Things took a turn in the second season, which ended last week. When the season begins, Axe has destroyed his company and his entire legacy is thrown into question. “The showrunners wanted to have a completely different feeling—more oppressive, and austere feeling,” Shaw says.

“My reference for the second season was World War II bunkers, feeling like he is shut down emotionally, so we went more with photography…things that are more industrial and cold.” That included Edward Burtynsky and Gregory Crewdson photographs, as well as paintings by Carla Klein of bleak landscapes and endless roads as seen through the windshield of a car.

Gregory Crewdson’s Untitled from Beneath the Roses (2003-2008). Image © 2017 N. Rivelli, courtesy of Culture Corps

“In the first season we already established yes, he has stuff that’s really important and expensive,” Shaw says. “For the second season, you might not know that this is a Gregory Crewdson, but it’s really important to convey the emotional impact.”

To help realize his vision, Shaw works with Culture Corps, a for-profit company established by Art Production Fund founders Doreen Remen and Yvonne Force Villareal in 2012. Shaw identifies the works, and then Remen and Villareal collaborate to make the vision a reality, tapping into their 20-year-long relationship with artists and estates to acquire image licenses.

James Casebere’s Green Staircase #3 (2002). Image © 2017 N. Rivelli, courtesy of Culture Corps

But not everything always goes according to plan. Along with paperwork and budgetary restrictions, there are other potential hiccups. Some artists aren’t interested in serving as window dressing for a fictional hedge fund. Robert Longo, for instance, demurred from having one of his works included in the show’s first season.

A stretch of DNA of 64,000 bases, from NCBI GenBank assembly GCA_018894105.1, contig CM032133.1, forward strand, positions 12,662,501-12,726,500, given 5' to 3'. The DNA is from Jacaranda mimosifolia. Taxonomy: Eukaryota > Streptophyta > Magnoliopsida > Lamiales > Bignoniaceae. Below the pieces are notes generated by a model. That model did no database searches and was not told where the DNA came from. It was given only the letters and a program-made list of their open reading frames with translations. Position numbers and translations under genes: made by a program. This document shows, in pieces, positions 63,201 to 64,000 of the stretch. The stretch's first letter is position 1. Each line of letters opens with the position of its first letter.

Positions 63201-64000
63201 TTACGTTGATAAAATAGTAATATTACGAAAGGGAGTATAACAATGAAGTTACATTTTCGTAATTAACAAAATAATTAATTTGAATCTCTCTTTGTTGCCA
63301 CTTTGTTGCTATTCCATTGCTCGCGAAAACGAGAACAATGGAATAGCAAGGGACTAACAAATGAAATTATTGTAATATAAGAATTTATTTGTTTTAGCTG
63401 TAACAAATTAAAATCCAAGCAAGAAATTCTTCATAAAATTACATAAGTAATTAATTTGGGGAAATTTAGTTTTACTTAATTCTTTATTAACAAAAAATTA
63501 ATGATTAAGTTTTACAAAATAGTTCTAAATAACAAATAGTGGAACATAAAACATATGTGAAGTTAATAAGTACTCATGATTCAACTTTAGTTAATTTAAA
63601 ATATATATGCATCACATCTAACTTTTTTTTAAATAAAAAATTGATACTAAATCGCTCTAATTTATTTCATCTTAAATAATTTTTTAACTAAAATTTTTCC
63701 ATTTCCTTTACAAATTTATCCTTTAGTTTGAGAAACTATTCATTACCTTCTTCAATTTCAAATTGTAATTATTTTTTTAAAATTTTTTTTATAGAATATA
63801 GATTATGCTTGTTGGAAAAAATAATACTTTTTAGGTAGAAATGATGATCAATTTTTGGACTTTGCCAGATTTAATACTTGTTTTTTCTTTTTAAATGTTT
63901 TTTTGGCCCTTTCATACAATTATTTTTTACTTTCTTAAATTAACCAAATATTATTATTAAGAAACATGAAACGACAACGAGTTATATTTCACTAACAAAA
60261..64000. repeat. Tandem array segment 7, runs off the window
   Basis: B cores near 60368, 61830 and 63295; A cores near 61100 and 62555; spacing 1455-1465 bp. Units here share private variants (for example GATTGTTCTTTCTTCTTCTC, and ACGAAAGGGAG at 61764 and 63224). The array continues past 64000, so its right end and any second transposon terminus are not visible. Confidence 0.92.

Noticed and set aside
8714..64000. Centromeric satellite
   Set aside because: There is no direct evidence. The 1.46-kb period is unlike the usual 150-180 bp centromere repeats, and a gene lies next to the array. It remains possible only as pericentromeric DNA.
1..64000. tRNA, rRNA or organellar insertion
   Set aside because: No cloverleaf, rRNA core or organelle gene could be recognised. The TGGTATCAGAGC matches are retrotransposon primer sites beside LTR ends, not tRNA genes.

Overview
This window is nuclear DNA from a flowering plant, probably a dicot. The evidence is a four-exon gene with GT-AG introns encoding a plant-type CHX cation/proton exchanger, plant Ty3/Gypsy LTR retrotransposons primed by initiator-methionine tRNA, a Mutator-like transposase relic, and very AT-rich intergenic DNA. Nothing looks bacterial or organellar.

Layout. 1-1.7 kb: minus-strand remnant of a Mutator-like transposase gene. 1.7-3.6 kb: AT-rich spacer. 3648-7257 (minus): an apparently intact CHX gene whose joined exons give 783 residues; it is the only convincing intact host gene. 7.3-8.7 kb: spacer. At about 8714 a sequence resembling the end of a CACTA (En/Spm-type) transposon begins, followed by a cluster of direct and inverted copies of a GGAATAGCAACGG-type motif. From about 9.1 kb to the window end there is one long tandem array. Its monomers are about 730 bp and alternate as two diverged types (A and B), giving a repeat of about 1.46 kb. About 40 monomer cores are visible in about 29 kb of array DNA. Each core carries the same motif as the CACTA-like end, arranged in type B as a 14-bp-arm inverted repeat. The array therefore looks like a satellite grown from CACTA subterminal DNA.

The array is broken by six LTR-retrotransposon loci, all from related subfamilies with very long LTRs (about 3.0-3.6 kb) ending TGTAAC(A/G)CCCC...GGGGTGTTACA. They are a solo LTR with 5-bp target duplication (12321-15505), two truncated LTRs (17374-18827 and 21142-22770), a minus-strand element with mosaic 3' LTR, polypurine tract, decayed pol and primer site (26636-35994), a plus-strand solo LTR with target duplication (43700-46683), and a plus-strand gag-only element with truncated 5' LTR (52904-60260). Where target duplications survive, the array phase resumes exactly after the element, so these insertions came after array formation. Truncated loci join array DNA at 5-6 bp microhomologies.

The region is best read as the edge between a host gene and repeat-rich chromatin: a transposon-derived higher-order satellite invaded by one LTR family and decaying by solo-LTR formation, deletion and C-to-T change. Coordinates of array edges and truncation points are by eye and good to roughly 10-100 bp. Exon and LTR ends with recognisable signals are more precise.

Pat Steir’s Portrait of a Waterfall (1987-1988). Image © 2017 N. Rivelli, courtesy of Culture Corps

For the first season, Shaw wanted to secure a sculpture by John Chamberlain. But the artist’s gallery, Gagosian, had planned a show of his work right in the middle of the “Billions” production schedule, so the collaboration wasn’t possible. In the end, the designers went with a work by Joel Shapiro instead.

Sometimes, even hedge-fund managers have to compromise.

Edward Burtynsky‘s Oil Fields #19ab, Begrudge, California (2003). Image © 2017 N. Rivelli, courtesy of Culture Corps

Evan Trine’s Two Forks and Two Spoons (2014) on the set of “Billions.” Image © Nicole Rivelli, courtesy of Michael Shaw

Season three Billions, designed by Ed Verreaux (Jurassic World, Looper), continues to find its dramatic friction in the contrast between lean, T-shirted Axelrod and his doughy, three piece suit- encumbered nemesis Chuck Rhodes, U.S. Attorney for the Southern District of New York. “Chuck’s world is everything that Axe’s is not,” Shaw says. “It’s chaotic, the desks are cluttered, and you get the sense that these people locked down like they’re in a bunker. We wanted it to feel claustrophobic so the ceilings are low and we used a lot of traditional wood and beige. It was really important to contrast all of that with Axe Capital, which feel airy and light and modern.”

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Secondary Source: Artnet